Hernando Rafael, Rafaela Mego
CaseRepClinPractRev 2006; 7:52-55
Background: Since 1973 we known that the vascular decompression of the left rostral ventrolateral medulla and the revascularization (since 1997) of the posterior hypothalamic nuclei, both of them surgical
procedures can normalize neurogenic hypertension.
Case Report: A 55-year-old woman suffered a 4-month history of vertigo, vomiting and arterial hypertension.Four days before her admission, she suddenly presented headache, left facial drowsiness, neck pain and gait disturbances. The examination revealed besides this, blood pressure of 160/95
mm Hg, pulse 60 per minute, respiratory frequency 15 per minute, horizontal nystagmus and cerebellar dysfunction. A CT scans showed an expansible mass in the left crebellar hemisphere. A partial surgical removal of the cerebellum due to infectious process was performed using a suboccipital craniotomy.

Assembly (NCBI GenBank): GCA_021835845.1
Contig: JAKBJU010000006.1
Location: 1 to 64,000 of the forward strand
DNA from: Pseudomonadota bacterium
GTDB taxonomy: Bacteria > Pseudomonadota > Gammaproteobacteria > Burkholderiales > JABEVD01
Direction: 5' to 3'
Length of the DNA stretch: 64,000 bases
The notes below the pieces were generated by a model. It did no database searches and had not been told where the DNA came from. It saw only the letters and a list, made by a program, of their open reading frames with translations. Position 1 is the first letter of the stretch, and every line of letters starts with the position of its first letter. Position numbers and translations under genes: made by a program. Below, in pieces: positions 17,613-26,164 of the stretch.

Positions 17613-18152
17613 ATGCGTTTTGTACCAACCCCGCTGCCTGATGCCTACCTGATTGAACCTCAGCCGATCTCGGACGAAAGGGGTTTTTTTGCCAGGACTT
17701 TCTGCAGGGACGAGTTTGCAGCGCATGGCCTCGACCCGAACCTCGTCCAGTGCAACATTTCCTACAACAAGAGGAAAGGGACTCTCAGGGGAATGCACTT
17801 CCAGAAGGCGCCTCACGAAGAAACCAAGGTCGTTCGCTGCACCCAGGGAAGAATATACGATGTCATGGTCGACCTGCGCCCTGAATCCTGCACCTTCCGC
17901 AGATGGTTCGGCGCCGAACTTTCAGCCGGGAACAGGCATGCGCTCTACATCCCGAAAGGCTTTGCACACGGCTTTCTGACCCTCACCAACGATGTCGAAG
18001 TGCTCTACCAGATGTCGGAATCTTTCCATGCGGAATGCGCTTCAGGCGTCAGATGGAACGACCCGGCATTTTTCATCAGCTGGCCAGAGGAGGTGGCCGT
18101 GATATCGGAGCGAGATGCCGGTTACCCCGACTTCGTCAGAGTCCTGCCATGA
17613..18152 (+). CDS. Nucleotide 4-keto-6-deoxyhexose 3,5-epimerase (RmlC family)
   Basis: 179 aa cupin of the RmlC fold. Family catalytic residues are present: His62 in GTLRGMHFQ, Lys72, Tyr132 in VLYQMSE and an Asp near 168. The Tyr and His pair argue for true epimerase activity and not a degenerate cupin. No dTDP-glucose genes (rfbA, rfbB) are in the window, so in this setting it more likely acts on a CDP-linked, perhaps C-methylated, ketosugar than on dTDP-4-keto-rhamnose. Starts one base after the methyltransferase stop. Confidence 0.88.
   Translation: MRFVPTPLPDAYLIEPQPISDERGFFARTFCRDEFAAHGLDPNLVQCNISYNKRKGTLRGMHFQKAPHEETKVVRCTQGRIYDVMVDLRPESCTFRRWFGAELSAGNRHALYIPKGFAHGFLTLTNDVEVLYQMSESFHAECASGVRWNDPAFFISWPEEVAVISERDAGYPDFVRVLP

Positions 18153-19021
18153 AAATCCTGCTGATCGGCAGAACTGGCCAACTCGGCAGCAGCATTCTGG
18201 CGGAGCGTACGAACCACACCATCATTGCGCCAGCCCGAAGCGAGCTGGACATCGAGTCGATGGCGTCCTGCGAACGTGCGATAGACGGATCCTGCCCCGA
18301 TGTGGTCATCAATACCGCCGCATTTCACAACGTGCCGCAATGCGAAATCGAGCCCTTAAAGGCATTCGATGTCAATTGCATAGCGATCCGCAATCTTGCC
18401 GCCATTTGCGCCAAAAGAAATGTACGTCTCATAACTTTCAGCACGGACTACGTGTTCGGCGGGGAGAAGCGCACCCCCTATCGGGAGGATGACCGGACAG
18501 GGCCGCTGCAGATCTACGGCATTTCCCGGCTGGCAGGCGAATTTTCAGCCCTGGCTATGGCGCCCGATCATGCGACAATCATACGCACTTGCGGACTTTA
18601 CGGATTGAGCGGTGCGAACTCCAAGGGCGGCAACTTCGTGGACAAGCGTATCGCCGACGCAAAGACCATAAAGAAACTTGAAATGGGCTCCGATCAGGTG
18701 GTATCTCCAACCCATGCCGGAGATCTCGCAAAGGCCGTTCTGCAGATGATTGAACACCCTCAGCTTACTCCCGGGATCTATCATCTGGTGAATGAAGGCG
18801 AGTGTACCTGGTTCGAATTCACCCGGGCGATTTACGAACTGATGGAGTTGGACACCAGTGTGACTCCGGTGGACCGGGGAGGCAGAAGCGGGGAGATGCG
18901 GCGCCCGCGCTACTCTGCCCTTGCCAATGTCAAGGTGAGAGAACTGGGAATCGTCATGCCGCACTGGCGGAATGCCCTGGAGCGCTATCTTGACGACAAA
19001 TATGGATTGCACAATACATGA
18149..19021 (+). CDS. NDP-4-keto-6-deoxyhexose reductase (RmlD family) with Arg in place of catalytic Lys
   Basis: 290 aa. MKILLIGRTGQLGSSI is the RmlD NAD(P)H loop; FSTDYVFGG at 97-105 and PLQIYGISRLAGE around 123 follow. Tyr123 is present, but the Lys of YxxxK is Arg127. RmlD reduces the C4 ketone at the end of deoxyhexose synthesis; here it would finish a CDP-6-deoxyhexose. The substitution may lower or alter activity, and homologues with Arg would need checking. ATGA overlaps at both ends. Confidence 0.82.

Neurological improvement began since the first day after surgery. Likewise, the pulse,the respiratory
frequency and the arterial hypertension were normalized since the immediate postoperative.
Conclusions: This neurosurgical findings confirm that ischemic neurons in the left A1/C1 cell column of the
medulla oblongata is responsible of neurogenic arterial hypertension.
Keywords: Cerebellar infectious process, Ischemia, Medulla Oblongata, Neurogenic hypertension